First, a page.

A few years ago, I had the great pleasure of meandering through the Palácio dos Marqueses de Fronteira gardens in Lisbon. I took these photographs to remind me of the magnificent azulejos that adorn the garden.

I highly recommend the book Portuguese Decorative Tiles by Rioletta Sabo for beautiful photographs of Portugal’s azulejos.

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Finding His Way Home

Vladimir’s House

Vladimir was a good neighbour. A stout short man with a full, round jovial face covered in a beard and bushy eyebrows that framed his bright blue-green eyes. Vladimir was born and raised in a small town in Finland. He immigrated to Canada as a young man where he married and raised two daughters. By the time we knew him, he was living alone in retirement after an amicable divorce. Occasionally we would see him walking his ex-wife’s dog.

A master gardener by trade, he had worked as a groundskeeper for the former Scarborough Board of Education (now the Toronto District School Board) and he took great pride in his own garden. Every time he stopped for a chat, he offered us good advice on how we could take care of ours. We even hired him once, to create a new flower bed in our front garden.

In summer, while my partner and I weeded the front garden, we looked forward to seeing him walk up the street, stop in front of our house for a greeting and a brief conversation about the weather, the state of our garden, or to admonish Stephen about not becoming a school administrator.

One day, Vladimir was involved in a car accident while turning onto our street which ended his ability to drive; but he was an avid walker and we would see him most days walking to and fro to the bus, always clutching a bag containing gardening tools. Eventually the bag was replaced by a cane after two knee replacements made walking more difficult.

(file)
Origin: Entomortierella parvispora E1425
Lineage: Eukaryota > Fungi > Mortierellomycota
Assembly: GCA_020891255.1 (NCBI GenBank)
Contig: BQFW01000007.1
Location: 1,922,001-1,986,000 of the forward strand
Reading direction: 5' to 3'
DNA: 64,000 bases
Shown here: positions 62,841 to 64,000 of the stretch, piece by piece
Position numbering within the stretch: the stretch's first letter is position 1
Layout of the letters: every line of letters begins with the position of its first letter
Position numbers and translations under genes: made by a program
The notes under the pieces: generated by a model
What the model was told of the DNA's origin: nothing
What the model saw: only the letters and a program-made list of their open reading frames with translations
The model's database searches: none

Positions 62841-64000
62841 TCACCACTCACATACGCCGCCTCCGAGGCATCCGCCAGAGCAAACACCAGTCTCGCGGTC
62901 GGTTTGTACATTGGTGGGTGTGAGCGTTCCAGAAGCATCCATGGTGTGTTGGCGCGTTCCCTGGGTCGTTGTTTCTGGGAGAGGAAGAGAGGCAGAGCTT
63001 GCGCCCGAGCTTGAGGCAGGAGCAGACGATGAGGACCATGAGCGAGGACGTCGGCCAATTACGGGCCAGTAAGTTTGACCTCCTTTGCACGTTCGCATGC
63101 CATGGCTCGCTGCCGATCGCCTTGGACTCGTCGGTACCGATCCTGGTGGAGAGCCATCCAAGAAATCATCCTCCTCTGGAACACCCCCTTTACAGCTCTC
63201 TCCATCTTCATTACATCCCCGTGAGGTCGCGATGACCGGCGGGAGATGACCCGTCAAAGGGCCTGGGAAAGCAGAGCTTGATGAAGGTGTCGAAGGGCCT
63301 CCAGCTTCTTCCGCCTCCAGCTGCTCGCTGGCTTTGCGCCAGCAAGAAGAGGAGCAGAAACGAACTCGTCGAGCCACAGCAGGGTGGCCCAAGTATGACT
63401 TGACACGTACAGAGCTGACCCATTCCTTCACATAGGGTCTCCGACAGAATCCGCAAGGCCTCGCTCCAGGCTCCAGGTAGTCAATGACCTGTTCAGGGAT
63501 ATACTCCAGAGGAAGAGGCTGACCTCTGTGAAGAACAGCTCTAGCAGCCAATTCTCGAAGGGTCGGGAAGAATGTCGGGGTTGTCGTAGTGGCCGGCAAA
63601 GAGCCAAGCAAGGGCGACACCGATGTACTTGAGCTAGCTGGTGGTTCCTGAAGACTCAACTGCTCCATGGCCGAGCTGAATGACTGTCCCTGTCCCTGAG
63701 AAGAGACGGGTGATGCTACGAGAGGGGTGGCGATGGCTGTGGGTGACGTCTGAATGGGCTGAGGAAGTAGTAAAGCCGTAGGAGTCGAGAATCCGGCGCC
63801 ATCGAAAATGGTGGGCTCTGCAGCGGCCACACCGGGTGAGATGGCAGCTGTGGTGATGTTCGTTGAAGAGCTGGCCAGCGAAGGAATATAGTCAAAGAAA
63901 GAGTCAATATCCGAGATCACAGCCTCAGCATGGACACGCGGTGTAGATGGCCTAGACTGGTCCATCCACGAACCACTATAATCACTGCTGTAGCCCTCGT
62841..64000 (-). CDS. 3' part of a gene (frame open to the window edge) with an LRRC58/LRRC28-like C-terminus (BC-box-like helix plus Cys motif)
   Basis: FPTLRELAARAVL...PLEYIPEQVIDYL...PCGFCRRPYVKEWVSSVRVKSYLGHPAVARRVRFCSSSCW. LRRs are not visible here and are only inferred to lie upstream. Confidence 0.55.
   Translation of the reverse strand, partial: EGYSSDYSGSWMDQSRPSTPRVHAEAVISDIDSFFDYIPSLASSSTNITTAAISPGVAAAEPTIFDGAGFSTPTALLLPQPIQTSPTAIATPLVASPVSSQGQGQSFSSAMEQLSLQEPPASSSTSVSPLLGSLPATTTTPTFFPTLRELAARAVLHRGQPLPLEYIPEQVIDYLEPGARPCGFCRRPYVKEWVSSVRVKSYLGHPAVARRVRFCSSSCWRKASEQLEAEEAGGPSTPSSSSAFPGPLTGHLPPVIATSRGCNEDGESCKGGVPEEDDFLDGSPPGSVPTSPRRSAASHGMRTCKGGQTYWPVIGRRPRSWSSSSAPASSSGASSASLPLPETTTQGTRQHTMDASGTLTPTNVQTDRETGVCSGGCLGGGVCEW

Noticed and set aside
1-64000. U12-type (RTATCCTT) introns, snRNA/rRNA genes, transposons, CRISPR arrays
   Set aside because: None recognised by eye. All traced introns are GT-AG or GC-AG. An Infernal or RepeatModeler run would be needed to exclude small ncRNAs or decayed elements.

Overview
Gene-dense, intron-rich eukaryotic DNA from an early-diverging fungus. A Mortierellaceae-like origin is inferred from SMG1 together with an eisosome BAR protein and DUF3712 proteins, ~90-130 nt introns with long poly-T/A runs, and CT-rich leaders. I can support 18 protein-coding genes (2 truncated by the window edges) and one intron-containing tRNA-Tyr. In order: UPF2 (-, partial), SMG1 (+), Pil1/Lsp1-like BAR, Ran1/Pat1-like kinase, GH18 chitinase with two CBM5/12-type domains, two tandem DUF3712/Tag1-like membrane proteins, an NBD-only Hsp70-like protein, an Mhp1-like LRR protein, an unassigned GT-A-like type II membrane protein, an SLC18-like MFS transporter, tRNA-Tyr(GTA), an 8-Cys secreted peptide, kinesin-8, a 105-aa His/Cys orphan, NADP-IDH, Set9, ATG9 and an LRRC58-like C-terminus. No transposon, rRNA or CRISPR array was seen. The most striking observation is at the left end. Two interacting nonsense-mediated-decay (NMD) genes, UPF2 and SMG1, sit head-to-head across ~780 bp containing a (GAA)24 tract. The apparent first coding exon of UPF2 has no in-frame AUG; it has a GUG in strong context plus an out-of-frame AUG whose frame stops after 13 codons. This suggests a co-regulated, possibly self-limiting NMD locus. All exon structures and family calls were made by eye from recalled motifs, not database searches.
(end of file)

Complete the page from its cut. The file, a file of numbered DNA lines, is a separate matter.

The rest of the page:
In recent years, we began to see him less often and his greetings eventually became vague as if he wasn’t sure who we were. I remember the day when Stephen came home, troubled by a strange encounter he’d had with Vladimir who had asked Stephen what towns were east of here and then inquired if this was the way to Vantaa.

Confused but sensing something was off, Stephen replied, “No. We are in Toronto and the towns east of us are called Pickering, Whitby and Oshawa.” And then it occurred to Stephen that Vladimir might be lost in memory. He asked him if Vantaa was a town in Finland, to which Vladimir said, “Yes. It’s where I’m from and I’m trying to get there.”

We learned a few months later that Vladimir had Alzheimer’s Disease and his daughters had moved him into an assisted living facility.

I was quite moved by this story of Vladimir’s search for a way back home, just when his mind stopped living in the present. Although he had his house and family here, in a country he made home, his memory clung to the faraway place of childhood where he had lived.

I hope Vladimir finds his way home.

The Train Station in Helsinki, Finland

I am grateful to Stephen for telling me the story of his encounter with Vladimir. It touched me as much as if I had been the one who had spoken to him that last time on our street.